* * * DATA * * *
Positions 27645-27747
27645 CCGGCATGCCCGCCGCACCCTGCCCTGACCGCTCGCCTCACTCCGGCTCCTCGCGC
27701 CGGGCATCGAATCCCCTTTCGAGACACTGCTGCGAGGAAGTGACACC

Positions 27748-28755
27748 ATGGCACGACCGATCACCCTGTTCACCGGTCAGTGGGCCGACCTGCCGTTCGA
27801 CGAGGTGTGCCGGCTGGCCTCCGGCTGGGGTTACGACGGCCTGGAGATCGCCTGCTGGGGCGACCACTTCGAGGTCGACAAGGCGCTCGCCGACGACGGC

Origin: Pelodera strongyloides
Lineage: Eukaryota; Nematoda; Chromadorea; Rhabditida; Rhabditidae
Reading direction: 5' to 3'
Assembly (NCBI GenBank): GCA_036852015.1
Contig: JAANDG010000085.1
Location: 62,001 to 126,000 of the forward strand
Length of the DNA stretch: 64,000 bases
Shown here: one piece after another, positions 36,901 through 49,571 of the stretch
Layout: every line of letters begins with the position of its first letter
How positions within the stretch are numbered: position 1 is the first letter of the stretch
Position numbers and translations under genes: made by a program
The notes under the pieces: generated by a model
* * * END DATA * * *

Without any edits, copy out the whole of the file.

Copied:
Positions 27645-27747
27645 CCGGCATGCCCGCCGCACCCTGCCCTGACCGCTCGCCTCACTCCGGCTCCTCGCGC
27701 CGGGCATCGAATCCCCTTTCGAGACACTGCTGCGAGGAAGTGACACC

Positions 27748-28755
27748 ATGGCACGACCGATCACCCTGTTCACCGGTCAGTGGGCCGACCTGCCGTTCGA
27801 CGAGGTGTGCCGGCTGGCCTCCGGCTGGGGTTACGACGGCCTGGAGATCGCCTGCTGGGGCGACCACTTCGAGGTCGACAAGGCGCTCGCCGACGACGGC

Origin: Pelodera strongyloides
Lineage: Eukaryota; Nematoda; Chromadorea; Rhabditida; Rhabditidae
Reading direction: 5' to 3'
Assembly (NCBI GenBank): GCA_036852015.1
Contig: JAANDG010000085.1
Location: 62,001 to 126,000 of the forward strand
Length of the DNA stretch: 64,000 bases
Shown here: one piece after another, positions 36,901 through 49,571 of the stretch
Layout: every line of letters begins with the position of its first letter
How positions within the stretch are numbered: position 1 is the first letter of the stretch
Position numbers and translations under genes: made by a program
The notes under the pieces: generated by a model